For the last half-hour I've been watching the bottom of the fifth inning of the Red Sox-Indians game. Not because there have been a bunch of timeouts, or bad weather, or a bench-clearing brawl (though the Sox would probably appreciate any/all of the above right now). No, I've been watching for half an hour because the Indians are bringing their 12th batter to the plate this inning.
Now, batting around happens fairly often, but the ninth guy up usually makes the third out. I think I've seen ten batters a few times. Twelve is definitely the most I've ever seen. Hopefully the Tribe starter (Byrd) and 'pen can hang on to a 7-0 (oops, leadoff back-to-back-to-back jack for the Sox; 7-3 now... um, guys?) lead.
Update, Wednesday morning: From the tail-end of the mlb.com write-up of Boston's collapse in the fifth:
"You can't really make mistakes right now, especially to these good hitters," Delcarmen said. "I tip my hat to him. I left it up and he took advantage. They won. It kind of [stinks]."
"It kind of [stinks]? You can't say "sucks" in a news article if you're quoting a guy?
October 17, 2007:
[Bumped up to Wednesday to try to make up for missing last Friday. Let's see how that works out.]
On my way to visit a couple friends of mine recently, I realized that their impending child (mid-November) will eventually look at the music I listen to with the same disdain I have for the old crap the older generation grooves on.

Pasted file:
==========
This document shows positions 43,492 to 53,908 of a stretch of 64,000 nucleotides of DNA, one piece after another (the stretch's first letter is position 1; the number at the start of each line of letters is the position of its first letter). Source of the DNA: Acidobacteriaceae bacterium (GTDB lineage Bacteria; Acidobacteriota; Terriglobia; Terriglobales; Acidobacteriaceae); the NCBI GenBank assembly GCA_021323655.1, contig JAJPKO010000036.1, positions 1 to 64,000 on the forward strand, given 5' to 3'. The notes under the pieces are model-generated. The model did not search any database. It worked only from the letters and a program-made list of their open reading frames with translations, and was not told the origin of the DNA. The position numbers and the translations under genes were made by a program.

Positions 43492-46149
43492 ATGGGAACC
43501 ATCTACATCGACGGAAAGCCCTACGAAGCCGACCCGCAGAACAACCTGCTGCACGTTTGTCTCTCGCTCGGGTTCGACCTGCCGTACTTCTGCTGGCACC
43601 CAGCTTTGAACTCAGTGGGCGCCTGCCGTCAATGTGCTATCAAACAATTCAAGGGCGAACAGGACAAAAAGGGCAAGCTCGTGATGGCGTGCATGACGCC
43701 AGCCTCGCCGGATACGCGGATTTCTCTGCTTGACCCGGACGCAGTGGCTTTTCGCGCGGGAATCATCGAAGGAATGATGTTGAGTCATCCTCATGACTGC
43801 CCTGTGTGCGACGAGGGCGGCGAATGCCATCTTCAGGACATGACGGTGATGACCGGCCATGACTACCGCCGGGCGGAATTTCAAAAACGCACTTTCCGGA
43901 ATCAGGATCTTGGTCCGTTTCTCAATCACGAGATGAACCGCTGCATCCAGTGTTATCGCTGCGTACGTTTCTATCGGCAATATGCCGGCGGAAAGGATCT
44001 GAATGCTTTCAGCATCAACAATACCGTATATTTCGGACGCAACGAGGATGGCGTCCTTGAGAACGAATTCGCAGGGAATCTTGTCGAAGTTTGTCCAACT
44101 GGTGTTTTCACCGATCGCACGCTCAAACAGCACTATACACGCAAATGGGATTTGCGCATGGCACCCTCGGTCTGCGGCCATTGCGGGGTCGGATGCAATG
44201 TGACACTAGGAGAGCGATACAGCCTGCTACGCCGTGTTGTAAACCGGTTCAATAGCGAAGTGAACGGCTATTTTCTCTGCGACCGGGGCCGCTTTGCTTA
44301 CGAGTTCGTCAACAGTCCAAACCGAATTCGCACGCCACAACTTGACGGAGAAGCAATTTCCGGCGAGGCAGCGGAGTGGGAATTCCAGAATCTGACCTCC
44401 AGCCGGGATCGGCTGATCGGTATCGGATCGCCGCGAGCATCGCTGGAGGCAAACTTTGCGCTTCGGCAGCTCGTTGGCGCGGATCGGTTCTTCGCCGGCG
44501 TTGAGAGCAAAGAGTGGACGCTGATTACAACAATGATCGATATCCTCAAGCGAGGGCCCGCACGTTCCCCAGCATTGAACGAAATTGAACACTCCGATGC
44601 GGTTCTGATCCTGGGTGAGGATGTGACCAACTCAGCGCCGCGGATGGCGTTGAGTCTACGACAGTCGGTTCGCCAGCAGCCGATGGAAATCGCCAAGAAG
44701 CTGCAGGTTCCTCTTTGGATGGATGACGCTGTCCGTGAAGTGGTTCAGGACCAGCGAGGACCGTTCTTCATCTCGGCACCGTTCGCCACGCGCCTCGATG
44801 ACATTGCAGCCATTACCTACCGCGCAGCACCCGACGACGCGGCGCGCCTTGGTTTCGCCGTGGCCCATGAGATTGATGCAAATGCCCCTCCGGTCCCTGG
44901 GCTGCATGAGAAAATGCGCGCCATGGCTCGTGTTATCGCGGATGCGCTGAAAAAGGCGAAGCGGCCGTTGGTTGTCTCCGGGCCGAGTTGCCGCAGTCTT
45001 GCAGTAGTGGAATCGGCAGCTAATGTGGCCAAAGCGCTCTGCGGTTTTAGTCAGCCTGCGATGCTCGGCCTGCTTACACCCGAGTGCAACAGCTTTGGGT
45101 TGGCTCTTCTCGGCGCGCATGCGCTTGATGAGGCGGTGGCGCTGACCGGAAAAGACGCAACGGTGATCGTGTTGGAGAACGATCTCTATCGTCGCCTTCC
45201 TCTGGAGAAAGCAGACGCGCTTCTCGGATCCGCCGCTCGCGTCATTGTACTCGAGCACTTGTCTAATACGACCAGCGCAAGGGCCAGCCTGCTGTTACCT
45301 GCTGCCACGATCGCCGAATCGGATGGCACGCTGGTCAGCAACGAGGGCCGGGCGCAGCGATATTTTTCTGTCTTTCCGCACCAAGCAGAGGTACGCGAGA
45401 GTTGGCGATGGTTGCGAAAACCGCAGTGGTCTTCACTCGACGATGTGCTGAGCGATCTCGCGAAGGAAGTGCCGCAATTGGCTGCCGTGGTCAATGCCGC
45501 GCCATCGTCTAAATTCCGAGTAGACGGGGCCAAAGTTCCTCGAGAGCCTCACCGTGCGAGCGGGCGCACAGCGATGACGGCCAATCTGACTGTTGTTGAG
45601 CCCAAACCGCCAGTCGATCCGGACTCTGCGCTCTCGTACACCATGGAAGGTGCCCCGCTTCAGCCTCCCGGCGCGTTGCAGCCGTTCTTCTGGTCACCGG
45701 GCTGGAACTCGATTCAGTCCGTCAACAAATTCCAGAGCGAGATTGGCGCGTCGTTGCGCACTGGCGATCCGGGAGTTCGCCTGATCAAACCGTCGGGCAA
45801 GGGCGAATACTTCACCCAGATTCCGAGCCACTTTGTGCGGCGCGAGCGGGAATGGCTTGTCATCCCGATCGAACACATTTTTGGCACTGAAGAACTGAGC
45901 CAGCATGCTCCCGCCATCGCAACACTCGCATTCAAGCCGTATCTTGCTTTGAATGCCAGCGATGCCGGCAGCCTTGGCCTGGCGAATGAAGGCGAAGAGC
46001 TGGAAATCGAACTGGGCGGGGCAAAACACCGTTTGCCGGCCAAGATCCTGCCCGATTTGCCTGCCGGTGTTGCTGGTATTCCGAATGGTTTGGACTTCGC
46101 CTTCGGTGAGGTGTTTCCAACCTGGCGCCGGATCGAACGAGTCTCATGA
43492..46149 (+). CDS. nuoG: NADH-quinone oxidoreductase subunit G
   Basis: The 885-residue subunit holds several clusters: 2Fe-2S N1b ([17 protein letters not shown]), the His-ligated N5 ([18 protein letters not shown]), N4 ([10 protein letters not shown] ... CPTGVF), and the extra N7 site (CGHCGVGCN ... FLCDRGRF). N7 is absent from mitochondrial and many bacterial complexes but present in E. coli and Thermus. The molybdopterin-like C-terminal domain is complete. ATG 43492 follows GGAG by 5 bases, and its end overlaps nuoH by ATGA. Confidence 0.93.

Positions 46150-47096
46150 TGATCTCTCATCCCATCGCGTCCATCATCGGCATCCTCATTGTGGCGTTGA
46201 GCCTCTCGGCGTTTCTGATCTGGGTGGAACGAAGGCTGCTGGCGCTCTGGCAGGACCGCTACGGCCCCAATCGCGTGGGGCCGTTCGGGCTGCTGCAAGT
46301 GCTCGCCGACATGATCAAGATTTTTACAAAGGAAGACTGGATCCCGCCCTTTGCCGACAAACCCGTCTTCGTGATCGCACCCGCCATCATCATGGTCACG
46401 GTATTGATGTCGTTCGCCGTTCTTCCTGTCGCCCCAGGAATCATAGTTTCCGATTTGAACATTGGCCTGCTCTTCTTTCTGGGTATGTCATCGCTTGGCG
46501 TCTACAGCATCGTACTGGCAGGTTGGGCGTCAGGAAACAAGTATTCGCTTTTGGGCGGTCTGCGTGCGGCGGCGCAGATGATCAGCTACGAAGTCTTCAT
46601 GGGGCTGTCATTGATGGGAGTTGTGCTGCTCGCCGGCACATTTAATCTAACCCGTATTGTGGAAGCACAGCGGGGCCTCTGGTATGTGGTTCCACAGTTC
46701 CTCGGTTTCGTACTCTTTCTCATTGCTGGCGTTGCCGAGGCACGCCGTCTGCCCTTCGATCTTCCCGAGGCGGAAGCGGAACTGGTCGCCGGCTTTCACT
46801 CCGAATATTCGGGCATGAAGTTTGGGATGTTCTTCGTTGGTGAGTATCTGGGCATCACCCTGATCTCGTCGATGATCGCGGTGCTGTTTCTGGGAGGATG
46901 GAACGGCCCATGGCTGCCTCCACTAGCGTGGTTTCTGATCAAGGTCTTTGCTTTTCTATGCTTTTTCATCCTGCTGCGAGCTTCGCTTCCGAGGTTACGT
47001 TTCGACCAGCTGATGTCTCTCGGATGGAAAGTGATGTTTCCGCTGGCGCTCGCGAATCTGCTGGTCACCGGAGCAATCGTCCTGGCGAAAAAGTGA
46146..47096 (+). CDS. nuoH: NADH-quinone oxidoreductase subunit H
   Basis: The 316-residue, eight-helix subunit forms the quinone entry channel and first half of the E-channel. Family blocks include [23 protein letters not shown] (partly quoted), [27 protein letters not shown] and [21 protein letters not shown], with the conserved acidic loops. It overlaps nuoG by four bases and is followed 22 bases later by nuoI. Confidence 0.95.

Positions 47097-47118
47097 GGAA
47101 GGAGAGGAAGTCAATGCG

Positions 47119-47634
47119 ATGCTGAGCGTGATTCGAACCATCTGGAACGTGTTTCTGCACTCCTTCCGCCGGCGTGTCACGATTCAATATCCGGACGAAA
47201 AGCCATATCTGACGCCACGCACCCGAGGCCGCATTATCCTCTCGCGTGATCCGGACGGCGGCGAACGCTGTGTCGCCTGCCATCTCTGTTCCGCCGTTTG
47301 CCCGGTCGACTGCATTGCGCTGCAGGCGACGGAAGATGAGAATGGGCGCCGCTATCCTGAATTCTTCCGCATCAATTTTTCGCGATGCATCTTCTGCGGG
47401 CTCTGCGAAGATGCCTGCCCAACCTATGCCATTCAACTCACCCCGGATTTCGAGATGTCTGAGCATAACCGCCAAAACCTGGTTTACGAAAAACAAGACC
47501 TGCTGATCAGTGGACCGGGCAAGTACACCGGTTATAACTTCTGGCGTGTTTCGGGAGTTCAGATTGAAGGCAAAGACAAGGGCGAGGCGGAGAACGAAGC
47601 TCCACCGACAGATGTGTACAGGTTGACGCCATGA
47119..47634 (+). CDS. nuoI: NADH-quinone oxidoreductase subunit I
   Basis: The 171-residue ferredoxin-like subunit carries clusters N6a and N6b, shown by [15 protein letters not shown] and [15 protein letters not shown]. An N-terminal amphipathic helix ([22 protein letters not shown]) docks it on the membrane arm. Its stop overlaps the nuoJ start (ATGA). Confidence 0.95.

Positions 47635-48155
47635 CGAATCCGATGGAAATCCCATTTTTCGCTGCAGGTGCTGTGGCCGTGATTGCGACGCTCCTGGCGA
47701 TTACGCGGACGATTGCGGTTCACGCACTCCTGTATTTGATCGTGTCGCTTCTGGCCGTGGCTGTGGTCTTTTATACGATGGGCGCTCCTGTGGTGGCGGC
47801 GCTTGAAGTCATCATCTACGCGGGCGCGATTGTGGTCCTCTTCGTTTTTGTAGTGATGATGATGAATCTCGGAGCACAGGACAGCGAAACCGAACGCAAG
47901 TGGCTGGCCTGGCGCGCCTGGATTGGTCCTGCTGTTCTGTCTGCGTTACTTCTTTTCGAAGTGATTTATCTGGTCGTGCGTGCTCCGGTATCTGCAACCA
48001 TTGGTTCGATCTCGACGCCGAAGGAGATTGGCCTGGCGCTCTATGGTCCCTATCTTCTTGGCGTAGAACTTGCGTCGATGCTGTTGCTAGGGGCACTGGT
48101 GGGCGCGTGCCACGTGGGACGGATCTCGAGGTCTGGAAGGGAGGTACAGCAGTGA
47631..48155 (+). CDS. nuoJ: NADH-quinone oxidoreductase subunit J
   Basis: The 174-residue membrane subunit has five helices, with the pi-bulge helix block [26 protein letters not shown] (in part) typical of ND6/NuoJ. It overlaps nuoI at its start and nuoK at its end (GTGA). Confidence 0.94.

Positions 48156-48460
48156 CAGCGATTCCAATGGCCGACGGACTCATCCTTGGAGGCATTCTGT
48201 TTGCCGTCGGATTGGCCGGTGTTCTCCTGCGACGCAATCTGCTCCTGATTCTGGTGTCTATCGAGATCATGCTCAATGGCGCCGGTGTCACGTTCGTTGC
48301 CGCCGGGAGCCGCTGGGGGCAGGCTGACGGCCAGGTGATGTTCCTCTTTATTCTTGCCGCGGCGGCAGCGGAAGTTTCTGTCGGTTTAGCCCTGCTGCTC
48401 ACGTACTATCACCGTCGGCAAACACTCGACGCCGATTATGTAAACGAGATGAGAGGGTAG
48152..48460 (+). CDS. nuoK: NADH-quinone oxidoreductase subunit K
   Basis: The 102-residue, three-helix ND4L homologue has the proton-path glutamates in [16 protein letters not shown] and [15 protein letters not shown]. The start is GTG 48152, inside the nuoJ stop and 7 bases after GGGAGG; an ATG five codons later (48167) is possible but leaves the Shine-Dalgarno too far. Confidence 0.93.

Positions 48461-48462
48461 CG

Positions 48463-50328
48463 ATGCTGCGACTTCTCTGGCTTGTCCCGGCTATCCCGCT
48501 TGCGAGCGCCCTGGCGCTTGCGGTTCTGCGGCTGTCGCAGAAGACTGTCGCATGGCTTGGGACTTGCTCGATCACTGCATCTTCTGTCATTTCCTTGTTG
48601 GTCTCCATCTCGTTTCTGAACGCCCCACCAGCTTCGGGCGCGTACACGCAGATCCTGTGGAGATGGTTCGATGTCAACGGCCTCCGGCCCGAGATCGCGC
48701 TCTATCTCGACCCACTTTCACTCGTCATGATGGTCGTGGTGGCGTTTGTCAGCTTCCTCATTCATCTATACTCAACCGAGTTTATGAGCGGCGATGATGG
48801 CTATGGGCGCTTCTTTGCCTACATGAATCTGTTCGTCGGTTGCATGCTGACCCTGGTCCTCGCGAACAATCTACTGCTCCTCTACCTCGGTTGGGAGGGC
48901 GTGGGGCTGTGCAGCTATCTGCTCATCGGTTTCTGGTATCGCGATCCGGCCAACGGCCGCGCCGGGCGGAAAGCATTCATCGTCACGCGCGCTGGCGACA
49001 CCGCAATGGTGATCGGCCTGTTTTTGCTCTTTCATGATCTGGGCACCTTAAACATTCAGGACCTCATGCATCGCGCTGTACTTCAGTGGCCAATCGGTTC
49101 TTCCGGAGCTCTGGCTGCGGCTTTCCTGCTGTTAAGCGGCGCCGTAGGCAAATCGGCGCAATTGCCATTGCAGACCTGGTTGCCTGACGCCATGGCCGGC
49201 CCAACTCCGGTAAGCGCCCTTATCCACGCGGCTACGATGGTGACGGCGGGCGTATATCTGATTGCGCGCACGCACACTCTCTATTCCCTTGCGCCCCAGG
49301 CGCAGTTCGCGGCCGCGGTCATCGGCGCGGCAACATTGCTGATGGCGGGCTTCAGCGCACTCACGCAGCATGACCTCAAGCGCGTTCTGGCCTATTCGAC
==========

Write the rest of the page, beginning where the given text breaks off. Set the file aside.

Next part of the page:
The oldest song on my MP3 CD that I was alive for is "Highway to Hell" by AC/DC, released in 1979. (The oldest song on the disc is probably "Misirlou", the Pulp Fiction opening track, but I figured that would be cheating.) "Highway to Hell" was released 28 years ago.
So to this kid, listening to "Highway to Hell" would be like me listening to something from 1948. Which, incidentally, is the year my stepfather was born. I just don't see myself cranking up the stereo for "I'm Looking Over a Four-Leaf Clover" or some Nat King Cole.
Of course, the difference is that those songs suck royally while AC/DC, Deep Purple, et al kick ass. It's a shame that music back then was so bad, but at least this kid will learn what real rock sounds like, instead of the crap they play on the radio nowadays.
Hm. Maybe I should've added "and get off my lawn" to that last bit.
October 16, 2007:
I'd been wondering if I'd end up with any more things to write about here, since I've been going for a month and a half now. Well, I got something.
I woke up at about 2:30 early Monday morning to what sounded like a leaking faucet. I almost decided it could wait until morning. But then I woke up a little more and realized that, while it still sounded like dripping water, it wasn't just a leaky faucet.